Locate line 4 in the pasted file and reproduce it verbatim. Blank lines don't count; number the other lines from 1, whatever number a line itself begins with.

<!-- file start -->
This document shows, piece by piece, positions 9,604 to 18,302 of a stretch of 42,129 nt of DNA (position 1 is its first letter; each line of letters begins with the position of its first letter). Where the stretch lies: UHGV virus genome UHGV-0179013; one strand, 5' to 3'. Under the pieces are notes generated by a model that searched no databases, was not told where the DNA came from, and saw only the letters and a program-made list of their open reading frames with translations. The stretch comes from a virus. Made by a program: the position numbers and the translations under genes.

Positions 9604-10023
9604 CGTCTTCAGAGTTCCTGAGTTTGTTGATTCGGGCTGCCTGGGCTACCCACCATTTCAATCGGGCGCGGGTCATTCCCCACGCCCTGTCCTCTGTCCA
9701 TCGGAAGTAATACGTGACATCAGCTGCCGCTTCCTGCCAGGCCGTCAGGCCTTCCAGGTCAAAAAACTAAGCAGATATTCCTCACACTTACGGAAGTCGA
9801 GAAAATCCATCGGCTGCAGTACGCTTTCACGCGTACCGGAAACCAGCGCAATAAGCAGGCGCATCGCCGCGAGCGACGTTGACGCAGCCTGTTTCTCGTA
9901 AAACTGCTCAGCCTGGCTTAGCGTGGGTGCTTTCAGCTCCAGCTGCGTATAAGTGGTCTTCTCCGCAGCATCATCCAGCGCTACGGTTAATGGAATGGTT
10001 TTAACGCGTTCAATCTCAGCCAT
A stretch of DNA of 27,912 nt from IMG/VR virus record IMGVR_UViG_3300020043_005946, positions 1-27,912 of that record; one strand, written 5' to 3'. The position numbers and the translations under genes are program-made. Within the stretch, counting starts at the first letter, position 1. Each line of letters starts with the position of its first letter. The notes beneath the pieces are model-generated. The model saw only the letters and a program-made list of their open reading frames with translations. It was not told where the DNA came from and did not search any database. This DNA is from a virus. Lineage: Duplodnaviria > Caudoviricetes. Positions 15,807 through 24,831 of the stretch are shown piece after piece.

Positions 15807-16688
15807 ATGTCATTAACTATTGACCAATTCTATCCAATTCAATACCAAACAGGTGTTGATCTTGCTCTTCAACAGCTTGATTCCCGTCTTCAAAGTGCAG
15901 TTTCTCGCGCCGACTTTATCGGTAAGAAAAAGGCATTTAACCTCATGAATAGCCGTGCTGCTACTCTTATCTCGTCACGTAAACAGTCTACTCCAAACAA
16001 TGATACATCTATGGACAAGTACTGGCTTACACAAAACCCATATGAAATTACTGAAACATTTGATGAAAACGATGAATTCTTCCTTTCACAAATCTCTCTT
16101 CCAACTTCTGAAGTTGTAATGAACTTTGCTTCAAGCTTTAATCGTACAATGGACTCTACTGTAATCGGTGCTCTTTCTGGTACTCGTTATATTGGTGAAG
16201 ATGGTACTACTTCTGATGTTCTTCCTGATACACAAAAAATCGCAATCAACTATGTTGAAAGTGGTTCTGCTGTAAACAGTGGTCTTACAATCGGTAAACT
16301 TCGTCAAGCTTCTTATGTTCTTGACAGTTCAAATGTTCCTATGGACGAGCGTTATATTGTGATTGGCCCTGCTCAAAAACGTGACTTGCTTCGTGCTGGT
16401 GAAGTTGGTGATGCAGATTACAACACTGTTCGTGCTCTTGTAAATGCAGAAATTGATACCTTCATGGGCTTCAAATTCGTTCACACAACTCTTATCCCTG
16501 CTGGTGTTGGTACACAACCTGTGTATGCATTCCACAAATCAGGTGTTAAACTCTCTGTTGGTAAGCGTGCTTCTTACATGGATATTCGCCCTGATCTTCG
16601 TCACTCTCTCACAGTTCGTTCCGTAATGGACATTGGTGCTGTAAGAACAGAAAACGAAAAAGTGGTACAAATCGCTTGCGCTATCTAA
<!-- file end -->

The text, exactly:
9701 TCGGAAGTAATACGTGACATCAGCTGCCGCTTCCTGCCAGGCCGTCAGGCCTTCCAGGTCAAAAAACTAAGCAGATATTCCTCACACTTACGGAAGTCGA